Can the US and Europe do anything to stop the violence in Ukraine?

The World
U.S. Secretary of State John Kerry (left) gestures during a statement on the violence in Ukraine before a meeting with French Foreign Minister Laurent Fabius in Paris February 19, 2014.

US Secretary of State John Kerry (left) gestures during a statement on the violence in Ukraine, before a meeting with French Foreign Minister Laurent Fabius in Paris February 19, 2014.

REUTERS/Evan Vucci/Pool

On Wednesday, John Kerry did not explicitly blame the Ukrainian government for starting the new violence in Kiev. But he did come close.

“President [Viktor] Yanukovych has the opportunity to make a choice,” Kerry said. “The choice is between protecting the people that he serves, all of the people, and the choice for a compromise and dialogue, versus violence and mayhem.”

Kerry warned there could be consequences for Ukrainian leaders, if they make the wrong choice. “We are talking about the possibility of sanctions or other steps with our friends in Europe and elsewhere, in order to try to create the environment for compromise.”

The White House urged the Ukrainian government to pull riot police back from Independence Square in Kiev, agree to a truce with the opposition and start negotiating.

But Ukraine's President Yanukovych  — and his ally Russia — see the situation quite differently. Russia's foreign minister, Sergey Lavrov, echoed Ukraine's government in calling the violence an "attempted coup." He added that the coup was supported by western nations.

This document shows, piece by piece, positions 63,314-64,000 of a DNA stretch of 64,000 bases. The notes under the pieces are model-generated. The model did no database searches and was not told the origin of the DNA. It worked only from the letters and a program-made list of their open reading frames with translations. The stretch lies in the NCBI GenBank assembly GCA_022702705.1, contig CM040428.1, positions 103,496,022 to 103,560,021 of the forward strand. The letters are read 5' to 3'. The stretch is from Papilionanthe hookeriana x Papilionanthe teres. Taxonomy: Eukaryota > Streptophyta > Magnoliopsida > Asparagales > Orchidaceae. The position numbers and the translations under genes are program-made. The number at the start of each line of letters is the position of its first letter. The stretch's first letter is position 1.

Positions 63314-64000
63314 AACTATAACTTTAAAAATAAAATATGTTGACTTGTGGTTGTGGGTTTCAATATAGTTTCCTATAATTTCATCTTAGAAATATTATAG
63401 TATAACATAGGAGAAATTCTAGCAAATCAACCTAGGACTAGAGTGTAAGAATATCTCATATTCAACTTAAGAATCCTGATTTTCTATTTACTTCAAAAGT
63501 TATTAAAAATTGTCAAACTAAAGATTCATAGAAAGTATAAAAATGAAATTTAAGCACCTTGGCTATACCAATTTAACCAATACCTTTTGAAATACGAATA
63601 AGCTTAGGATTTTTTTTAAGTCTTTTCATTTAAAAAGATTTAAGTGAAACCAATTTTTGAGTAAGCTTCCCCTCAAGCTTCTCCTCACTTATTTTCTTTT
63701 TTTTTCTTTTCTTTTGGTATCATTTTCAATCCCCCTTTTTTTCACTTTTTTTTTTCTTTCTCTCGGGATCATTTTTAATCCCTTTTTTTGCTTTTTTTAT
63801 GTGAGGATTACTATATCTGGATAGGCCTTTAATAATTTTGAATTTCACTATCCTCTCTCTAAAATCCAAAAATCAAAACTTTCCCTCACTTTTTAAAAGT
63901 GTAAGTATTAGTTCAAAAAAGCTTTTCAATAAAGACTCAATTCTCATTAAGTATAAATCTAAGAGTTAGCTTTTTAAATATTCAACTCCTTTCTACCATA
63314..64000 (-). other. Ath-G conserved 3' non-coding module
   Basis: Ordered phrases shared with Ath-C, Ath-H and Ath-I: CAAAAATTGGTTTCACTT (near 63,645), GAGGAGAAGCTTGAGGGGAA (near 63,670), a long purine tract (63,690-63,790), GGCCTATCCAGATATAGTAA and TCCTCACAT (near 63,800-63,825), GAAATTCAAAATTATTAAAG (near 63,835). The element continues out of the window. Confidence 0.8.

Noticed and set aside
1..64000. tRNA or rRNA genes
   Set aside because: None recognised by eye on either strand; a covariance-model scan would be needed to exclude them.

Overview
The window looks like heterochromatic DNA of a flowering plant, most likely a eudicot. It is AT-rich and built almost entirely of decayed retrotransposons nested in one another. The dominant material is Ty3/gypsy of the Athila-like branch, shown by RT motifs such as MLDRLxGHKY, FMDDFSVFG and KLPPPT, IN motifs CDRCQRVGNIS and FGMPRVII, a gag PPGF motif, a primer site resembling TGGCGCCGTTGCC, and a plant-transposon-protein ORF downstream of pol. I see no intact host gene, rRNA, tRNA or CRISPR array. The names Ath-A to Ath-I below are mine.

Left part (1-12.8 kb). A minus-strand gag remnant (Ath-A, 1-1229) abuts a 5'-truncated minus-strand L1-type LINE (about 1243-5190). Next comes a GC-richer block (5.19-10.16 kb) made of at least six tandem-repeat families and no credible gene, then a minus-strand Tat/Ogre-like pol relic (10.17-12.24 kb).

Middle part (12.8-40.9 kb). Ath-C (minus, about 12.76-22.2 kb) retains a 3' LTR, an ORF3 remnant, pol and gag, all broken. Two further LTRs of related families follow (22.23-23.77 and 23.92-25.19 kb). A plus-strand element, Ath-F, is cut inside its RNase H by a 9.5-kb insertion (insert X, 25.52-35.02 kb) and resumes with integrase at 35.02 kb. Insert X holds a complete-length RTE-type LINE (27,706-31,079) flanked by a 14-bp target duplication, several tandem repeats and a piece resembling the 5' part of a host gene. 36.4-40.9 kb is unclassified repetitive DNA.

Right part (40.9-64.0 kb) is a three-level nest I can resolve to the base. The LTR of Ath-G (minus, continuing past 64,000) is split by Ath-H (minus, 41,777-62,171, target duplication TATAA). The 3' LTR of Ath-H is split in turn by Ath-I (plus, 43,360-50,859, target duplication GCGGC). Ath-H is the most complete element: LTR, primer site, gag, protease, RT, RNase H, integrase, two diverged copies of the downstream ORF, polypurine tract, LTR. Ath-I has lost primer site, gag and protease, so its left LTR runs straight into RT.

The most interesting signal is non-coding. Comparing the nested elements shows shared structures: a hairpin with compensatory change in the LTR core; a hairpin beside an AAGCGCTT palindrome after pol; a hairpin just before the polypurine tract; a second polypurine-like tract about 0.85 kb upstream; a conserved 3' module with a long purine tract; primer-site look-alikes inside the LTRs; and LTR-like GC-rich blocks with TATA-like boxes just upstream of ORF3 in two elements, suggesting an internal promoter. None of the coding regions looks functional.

Lavrov's spokesman went even further. “Russia is outraged with Ukrainian opposition leaders and European politicians for failing to condemn the activities of radicals,” Aleksandr Lukashevich said. In case anyone was missing the point, he drew a parallel between the opposition and the Nazis of 1930s Germany.

Foreign ministers with the European Union plan to hold an emergency meeting about Ukraine tomorrow in Brussels. Maja Kocijancic is a spokeswoman for the EU's high commissioner for foreign policy, Catherine Ashton.

She told the BBC that the ministers "will look at all possible options, including, for example, restrictive measures against those responsible for repression and human rights violations.” Pressed about her use of the word “repression,” and whether that signaled the EU was indeed blaming the Ukrainian government for the violence, Kocijancic played down the implication.

“I can't go into the details,” she said. “We call on all responsible to immediately cease this violence.”

Any new EU sanctions for Ukraine, however, would require unanimous agreement from all 28 member states. A tall order?

James Sherr thinks so. He is an expert on Ukraine at Chatham House, a think tank in London. “The kind of sanctions late in the day that we are probably talking about is unlikely to register sufficiently," he said. "But, for all kinds of reasons, it's very difficult for EU democracies to [act] in unison and in a convincing way,” Sherr told the BBC.

The point underscores an underlying complaint from American officials about the EU. Earlier this month, a leaked phone conversation between two State Department officials appeared online. The diplomats were caught badmouthing the EU and its approach toward Ukraine.

The US diplomats also discussed specific Ukrainian opposition leaders and what role they might play in a new national government. That part of the conversation opened up the Obama administration to criticism that it is meddling in Ukrainian affairs.

The episode played perfectly into the Russian narrative: that the Americans are clumsily interfering in a country right on the Kremlin’s doorstep.

None of this bodes well for the efforts to bring about a coordinated international solution to the crisis in Ukraine.